Presented by

  • Paul McKenney

    Paul McKenney

    Paul E. McKenney has been coding for more than four decades, more than half of that on parallel hardware. Paul is a software engineer at Meta Platforms. where he maintains the RCU implementation within the Linux kernel, where the variety of workloads present highly entertaining performance, scalability, real-time response, and energy-efficiency challenges. Prior to that, he did very similar work for IBM's Linux Technology Center, before which he worked on the DYNIX/ptx kernel at Sequent, and prior to that on packet-radio and Internet protocols (but long before it was polite to mention Internet at cocktail parties), system administration, business applications, and real-time systems. His hobbies include what passes for running at his age ("hiking") along with the usual house-wife-and-grown-kids habit.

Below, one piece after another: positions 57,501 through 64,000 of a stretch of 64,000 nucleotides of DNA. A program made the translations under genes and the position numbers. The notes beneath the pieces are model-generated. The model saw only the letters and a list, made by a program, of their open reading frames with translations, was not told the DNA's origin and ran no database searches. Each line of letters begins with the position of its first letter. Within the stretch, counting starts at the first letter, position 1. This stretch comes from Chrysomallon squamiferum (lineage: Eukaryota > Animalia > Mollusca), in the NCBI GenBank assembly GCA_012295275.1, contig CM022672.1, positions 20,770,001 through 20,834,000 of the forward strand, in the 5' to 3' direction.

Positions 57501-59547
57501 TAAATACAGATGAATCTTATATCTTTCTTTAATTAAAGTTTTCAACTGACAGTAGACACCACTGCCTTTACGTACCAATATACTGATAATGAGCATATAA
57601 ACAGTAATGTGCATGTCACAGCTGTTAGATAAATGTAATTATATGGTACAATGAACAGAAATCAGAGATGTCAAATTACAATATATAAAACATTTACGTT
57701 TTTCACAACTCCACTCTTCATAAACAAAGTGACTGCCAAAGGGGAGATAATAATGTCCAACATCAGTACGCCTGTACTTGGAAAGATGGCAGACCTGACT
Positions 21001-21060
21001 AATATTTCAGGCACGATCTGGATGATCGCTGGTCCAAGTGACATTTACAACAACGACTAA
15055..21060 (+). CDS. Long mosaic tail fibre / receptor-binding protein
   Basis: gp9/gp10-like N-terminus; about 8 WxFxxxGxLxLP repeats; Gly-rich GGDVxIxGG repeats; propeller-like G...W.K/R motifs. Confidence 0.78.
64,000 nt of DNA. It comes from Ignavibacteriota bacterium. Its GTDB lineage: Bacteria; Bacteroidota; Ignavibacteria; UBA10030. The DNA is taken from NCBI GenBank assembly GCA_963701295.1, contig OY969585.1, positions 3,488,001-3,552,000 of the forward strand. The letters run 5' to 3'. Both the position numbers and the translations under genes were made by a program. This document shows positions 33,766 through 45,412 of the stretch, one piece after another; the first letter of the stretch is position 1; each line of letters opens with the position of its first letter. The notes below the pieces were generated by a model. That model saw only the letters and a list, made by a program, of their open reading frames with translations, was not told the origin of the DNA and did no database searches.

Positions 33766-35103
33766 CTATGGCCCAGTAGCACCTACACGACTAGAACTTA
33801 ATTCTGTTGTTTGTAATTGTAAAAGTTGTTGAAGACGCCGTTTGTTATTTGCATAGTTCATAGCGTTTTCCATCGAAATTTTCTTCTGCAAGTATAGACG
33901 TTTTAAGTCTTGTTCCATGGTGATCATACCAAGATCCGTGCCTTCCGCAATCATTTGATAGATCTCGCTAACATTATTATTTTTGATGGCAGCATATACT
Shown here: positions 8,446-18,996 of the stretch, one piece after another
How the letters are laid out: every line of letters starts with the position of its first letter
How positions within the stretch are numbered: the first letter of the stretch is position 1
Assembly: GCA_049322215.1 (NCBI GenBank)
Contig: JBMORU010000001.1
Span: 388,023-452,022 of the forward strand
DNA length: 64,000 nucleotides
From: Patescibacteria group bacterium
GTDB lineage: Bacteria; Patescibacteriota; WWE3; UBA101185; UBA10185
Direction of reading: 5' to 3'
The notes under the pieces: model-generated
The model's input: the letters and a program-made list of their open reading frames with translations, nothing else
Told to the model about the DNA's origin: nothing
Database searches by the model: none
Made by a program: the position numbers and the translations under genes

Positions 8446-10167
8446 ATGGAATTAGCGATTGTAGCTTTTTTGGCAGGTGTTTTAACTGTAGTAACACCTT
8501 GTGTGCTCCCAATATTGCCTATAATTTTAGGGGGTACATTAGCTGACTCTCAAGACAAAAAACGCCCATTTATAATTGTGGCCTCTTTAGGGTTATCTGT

"Be careful what you wish for. You might get it." I have been developing software for almost 50 years and supporting myself doing so for more than 45 of those years. Although I do occasionally code up something just for fun, the vast majority of the software that I have written has been requested (and paid for) by others. In other words, I have spent most of my career writing software that other people asked for. As many have observed, it is hard enough to write software that runs correctly, but even harder to work out the correct software to write. This talk will tell the tale of a few of my attempts to correctly write the correct software. YouTube: LA Archive: